This can cause obstruction and snoring, especially for those who sleep with their mouth open. Something as simple as drinking enough water can help you stop snoring.
Medical Treatment for Snoring
If your condition is severe, your physician may suggest medical treatment alongside lifestyle measures.
Surgery is rarely the first-line solution for sleep apnea or snoring, but it may be an alternative if other approaches fail to work. Consider talking to your doctor to determine whether surgery suits your condition.
Here, a surgeon removes tissues from the uvula in the soft palate and the throat using a laser. This gives the throat more room for maximum airflow as the soft palate stiffens and the tissues grow where they were lasered.
Palatal implants are a minimally invasive surgical treatment option that can stiffen the soft palate. Aside from reducing snoring, palatal implants can also help treat obstructive sleep apnea.
Like laser-assisted uvulopalatoplasty and palatal implants, somnoplasty can stiffen the soft palate and remove tissue from the uvula. However, somnoplasty uses radio waves to change mouth and throat tissues instead of implants and lasers.
Positive Airway Pressure Devices
Most sleep experts usually recommend continuous positive airway pressure (CPAP) machines as one of the best treatment devices for sleep apnea in adults. They use a hose and a mask to pump air into the airway, keeping it from being obstructed and making snoring sounds. Bi-PAP machines also work in a similar manner but they have different inhaling and exhaling pressure levels. On the other hand, APAP machines are smart devices that vary the pressure as required.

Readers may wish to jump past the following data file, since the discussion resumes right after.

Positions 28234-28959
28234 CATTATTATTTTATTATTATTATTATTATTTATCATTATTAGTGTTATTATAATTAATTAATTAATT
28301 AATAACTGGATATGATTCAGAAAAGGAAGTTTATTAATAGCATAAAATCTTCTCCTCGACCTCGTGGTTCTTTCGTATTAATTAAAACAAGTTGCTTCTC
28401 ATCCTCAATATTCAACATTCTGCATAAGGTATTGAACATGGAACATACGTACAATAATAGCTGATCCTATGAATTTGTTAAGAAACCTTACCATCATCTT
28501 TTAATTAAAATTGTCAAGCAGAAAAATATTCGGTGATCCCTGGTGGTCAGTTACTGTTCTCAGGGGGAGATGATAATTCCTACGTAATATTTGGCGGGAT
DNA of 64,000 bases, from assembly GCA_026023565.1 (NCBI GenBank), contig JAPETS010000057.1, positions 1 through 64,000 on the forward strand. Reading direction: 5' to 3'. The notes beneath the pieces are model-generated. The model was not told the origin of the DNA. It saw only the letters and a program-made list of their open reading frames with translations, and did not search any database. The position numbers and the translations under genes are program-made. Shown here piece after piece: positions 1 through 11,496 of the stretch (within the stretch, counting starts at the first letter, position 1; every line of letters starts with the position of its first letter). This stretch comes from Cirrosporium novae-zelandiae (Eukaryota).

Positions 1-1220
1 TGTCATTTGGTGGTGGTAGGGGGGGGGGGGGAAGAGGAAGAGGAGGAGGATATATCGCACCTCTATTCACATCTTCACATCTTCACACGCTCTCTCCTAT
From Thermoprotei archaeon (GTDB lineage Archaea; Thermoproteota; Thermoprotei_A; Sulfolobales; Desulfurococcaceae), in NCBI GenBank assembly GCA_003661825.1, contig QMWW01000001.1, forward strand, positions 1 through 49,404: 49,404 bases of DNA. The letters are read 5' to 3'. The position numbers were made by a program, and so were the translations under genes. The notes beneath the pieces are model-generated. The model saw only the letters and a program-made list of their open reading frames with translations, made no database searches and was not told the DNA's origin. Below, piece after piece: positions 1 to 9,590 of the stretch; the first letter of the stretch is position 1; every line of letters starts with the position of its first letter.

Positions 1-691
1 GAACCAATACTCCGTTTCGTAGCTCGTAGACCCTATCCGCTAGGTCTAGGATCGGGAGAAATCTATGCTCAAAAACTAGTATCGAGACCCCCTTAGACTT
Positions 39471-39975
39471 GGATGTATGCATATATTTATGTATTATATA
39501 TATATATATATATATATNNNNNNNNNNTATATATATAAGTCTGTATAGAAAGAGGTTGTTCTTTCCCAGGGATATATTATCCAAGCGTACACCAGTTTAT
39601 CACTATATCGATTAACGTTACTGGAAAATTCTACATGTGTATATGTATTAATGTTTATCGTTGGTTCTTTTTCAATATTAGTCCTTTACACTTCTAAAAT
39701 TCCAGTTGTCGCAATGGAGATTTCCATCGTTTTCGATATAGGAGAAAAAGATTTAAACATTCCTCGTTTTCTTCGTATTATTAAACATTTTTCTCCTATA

These machines are often effective treatment alternatives for sleep apnea and associated snoring. However, you need a prescription to acquire them, and they must also be calibrated to fit your breathing. So, consider working with a qualified sleep technician if you want to get started with a CPAP machine.
While wearing PAP masks can be uncomfortable at first, most patients get used to them quickly and find that using them reduces snoring and improves sleep.
Sleep Gadgets to Help You Stop Snoring
If you’ve tried making lifestyle changes but are still snoring throughout the night, then get yourself a sleep gadget. Anti-snoring gadgets work by preventing soft tissues from partially blocking your airway.
Some remedies are as simple as adding neck or head elevation through an inflatable device, a supportive pillow, a wedge, or an adjustable mattress base. Others involve using nasal strips or dental apparatuses to keep your airway open while sleeping.
Let’s look at the 5 best sleeping gadgets that can help you stop snoring.
Anti-Snore Chin Straps
Anti-snore chin straps are simple neoprene straps designed to hold your mouth as you sleep to keep it closed. It wraps perfectly around the sides of the head, fits under the chin, and fastens at the back with adjustable Velcro straps.
This gadget is a cost-effective, safe way of dealing with snoring, sleep apnea, and the many health complications of these conditions. It has a highly elastic material for maximum comfort. You can also use it with a CPAP mask to eliminate snoring and improve the quality of your sleep.